TCA 2010 Day Four: NBC gets past Tonight, looks to tomorrow

Photo by Chris Haston/NBC
BEVERLY HILLS, CA– What a difference six months makes.
When last we left press tour, in January, the NBC executive session was like stepping into a shark tank. Critics smelled blood, with NBC Universal chairman Jeff Gaspin and entertainment president Angela Bromstad dead in the water after the Leno at 10/Conan the Tonight  temp fiasco.

Both, however, did an exceptional job difusing that bomb. Gaspin, in particular, put on a master class in grace under pressure, appearing forthright and unguarded, answering every question as directly as he could.
The elegant pair earned a measure of respect (not total respect, mind you–hey, we’re critics), so the mood in the room was far less predatory this summer. Gaspin did get asked about Dick Wolf’s reaction to being told the original Law & Order was toast after 20 seasons. He allowed it wasn’t one of his most pleasant office encounters, but that Wolf was professional and they had moved on.
Getting a 13-episode order for the latest L&O brand extension, Law & Order Los Angeles (nicknamed LOLA), surely took some of the sting out for Wolf. (More about that session in a later post).
After all the hullabaloo last year, there was very little talk about late night. Gaspin came prepared with stats showing Tonight was 22% ahead of Letterman the last two quarters (in 18-49-year-old viewers). Not mentioned was the alarming errosion in viewers for both shows.
It made life easier for Gaspin and Bromstad that all the screwing up this week was happening at the other networks. Asked about reported rumours of sexual harassment being behind Stephen McPherson’s swift exit from ABC, Gaspin actually had the balls to joke about it, dryly suggesting “I’ve had no experience with it personally.” You could almost feel the heat coming off McPherson’s red face even though he’s a million miles from press tour.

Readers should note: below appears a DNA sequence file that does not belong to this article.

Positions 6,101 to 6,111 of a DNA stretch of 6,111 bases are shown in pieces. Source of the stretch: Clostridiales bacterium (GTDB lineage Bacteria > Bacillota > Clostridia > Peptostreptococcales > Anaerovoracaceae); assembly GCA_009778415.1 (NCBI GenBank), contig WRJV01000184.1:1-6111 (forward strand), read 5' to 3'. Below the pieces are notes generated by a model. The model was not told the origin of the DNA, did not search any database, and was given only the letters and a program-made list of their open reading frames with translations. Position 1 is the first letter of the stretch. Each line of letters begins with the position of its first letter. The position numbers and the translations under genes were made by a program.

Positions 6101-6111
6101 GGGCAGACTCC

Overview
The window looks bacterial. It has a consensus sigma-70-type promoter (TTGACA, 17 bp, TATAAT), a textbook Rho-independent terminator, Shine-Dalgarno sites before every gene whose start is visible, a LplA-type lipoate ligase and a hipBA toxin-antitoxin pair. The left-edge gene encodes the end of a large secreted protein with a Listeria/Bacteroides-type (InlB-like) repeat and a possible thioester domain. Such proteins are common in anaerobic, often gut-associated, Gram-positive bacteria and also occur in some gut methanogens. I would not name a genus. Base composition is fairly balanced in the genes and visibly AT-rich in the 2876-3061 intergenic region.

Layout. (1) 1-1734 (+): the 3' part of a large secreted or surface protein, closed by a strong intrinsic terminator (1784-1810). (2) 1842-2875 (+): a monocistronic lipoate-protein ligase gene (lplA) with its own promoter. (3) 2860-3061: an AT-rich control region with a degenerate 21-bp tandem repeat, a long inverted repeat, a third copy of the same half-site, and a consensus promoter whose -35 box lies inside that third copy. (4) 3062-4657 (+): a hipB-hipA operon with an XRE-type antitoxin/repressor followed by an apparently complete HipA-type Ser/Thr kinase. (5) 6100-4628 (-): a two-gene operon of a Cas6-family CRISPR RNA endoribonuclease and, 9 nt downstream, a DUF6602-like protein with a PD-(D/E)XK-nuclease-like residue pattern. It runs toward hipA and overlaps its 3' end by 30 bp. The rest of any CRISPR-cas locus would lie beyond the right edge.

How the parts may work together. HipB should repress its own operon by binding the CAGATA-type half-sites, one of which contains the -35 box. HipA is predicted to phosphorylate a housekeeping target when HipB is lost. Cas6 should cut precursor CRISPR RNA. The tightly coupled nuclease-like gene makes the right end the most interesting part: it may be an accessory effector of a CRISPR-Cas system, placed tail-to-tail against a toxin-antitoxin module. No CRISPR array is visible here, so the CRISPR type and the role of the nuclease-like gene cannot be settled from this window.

Gaspin and Bromstad have their scrum faces on

As for Ellen DeGeneres surprise adios over at Fox and Idol, Gaspin did think that, with Simon also gone, the “Death Star” has taken a hit. He’ll be less fearful trying out shows opposite it next winter, he suggested.
As for news Steve Carrell is exiting The Office when his contract expires at the end of this season, Bromstad gave assurances the plan is for the show to go on without him. Yanking ER off the air once Clooney left the show would have been a dumb move, she said. Besides, “I couldn’t face my 14-year-old son if The Office went off the air.”
Critics wondered how the kid felt about Conan O’Brien.
NBC had plenty of casting and programming news to spill. There will be a live episode of 30 Rock this season, with two versions performed to serve both coasts. Terrence Howard will join Alfred Molina as the new DAs on Law & Order: Los Angeles, or LOLA as the kids call it. And Rob Lowe is getting slapped into Community as a regular, recreating his guest role as a state auditor from last season.

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